U.S. Naval Forces Europe and Africa/U.S. Sixth Fleet
January 3, 2023
Cohesion at sea: Maritime deterrence and defense throughout 2022
In the Baltic Sea, Estonian troops and U.S. Marines rehearse amphibious assault drills, storming the beach and quickly seizing objectives in concert as the Wasp-class amphibious assault ship USS Kearsarge patrols the horizon.
Farther south, in the Mediterranean Sea, a French Navy Rafale lands aboard the Nimitz-class aircraft carrier USS George H.W. Bush during multicarrier operations comprising Bush, the FS Charles de Gaulle Carrier Strike Group, and ITS Cavour CSG.
In the Atlantic Ocean, the Officer of the Deck on the first-in-class aircraft carrier USS Gerald R. Ford looks out at the Canadian, Danish, Dutch, French, German, and Spanish ships in company during Silent Wolverine, an exercise designed to test the carrier’s capabilities through integrated high-end naval warfare scenarios during its first overseas deployment.
Through combined evolutions like these, NATO Allied and partner maritime forces exhibited unparalleled cooperation and interoperability throughout 2022. From the High North to the Mediterranean, and in nearly every body of water in between, these navies and coast guards embarked on a banner year of sustained, uncompromising strength and vigilance throughout the European theater.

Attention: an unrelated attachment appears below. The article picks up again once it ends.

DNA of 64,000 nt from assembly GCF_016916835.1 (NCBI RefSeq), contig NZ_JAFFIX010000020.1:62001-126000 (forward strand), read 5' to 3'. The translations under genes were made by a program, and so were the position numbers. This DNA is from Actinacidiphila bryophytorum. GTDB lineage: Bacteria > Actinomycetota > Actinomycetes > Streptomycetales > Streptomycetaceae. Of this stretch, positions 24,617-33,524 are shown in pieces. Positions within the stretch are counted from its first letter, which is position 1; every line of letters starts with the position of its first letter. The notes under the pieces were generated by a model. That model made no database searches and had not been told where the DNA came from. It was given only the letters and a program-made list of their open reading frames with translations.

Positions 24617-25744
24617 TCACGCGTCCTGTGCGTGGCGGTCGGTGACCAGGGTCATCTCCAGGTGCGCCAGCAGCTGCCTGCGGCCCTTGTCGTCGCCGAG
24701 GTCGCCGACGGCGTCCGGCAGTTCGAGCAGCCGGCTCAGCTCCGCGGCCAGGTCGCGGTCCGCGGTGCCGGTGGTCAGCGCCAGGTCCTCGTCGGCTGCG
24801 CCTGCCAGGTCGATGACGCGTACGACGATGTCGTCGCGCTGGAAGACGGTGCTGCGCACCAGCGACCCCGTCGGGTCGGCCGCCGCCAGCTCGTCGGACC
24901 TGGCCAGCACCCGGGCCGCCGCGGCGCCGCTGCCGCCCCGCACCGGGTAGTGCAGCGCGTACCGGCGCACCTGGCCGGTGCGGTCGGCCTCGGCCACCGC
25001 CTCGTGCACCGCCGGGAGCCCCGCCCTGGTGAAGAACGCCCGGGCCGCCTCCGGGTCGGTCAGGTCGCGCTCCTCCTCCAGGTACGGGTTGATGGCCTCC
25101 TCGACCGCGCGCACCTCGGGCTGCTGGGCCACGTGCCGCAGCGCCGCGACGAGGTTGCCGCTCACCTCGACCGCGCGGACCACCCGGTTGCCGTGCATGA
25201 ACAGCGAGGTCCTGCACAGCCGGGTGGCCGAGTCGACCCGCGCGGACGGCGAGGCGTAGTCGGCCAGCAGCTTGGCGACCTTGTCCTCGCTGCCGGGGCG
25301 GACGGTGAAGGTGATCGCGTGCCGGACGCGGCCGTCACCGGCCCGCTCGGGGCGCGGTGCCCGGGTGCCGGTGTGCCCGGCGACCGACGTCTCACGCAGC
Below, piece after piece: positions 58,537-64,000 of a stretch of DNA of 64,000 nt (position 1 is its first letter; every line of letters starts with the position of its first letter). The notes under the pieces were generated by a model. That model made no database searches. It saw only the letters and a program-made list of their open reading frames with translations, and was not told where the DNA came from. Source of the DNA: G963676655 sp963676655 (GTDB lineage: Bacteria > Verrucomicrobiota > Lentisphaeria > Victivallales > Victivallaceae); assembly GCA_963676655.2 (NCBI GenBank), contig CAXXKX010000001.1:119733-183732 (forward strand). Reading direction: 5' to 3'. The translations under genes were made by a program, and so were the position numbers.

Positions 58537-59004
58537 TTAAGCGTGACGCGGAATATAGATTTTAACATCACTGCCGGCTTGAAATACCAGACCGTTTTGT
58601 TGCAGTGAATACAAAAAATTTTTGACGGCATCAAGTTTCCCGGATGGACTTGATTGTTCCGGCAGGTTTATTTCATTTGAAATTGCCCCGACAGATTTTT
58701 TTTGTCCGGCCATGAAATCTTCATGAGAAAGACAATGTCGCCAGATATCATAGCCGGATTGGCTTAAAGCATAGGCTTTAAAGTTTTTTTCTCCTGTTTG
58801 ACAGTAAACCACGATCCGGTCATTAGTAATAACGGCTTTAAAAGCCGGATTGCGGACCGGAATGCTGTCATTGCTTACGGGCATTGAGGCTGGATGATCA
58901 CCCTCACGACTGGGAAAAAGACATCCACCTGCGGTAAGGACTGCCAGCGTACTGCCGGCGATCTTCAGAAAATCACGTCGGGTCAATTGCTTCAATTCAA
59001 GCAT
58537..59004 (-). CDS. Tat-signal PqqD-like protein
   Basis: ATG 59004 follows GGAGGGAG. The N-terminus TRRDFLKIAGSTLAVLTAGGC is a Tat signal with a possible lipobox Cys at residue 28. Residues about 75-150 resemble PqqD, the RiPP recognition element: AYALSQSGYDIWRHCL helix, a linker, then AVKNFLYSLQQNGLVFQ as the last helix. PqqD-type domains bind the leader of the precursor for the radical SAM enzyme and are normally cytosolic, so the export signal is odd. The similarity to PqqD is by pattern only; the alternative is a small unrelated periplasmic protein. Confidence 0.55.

“Our Allies and close partners like Finland and Sweden have never been more unified than we are today,” said Adm. Stuart Munsch, commander, U.S. Naval Forces Europe-Africa and commander, Allied Joint Force Command Naples. “Our interoperability at sea delivers true warfighting advantage for NATO….”
The ships of the Harry S. Truman carrier strike group, including the Royal Norwegian Navy frigate HNoMS Fridtjof Nansen, kicked off 2022 with a bang and set the pace for the year to come with port visits to Cyprus, Greece, Spain, and Türkiye. Deployed to the NAVEUR-NAVAF area of operations in December 2021, the HSTCSG remained in the region until August 2022, flying hundreds of sorties in support of NATO’s enhanced Air Policing and other missions, safeguarding the integrity of Allied airspace before turning over these duties to the George H.W. Bush Carrier Strike Group.
The HSTCSG, along with other Allied and partner maritime forces, came under NATO command and control for…Neptune Strike 22.1 and Neptune Shield, in January and May, respectively. Neptune Strike 22.1 marked the first time since the Cold War NATO assumed command and control of a U.S. carrier strike group.
Photograph: U.S. Naval Forces Europe and Africa/U.S. Sixth Fleet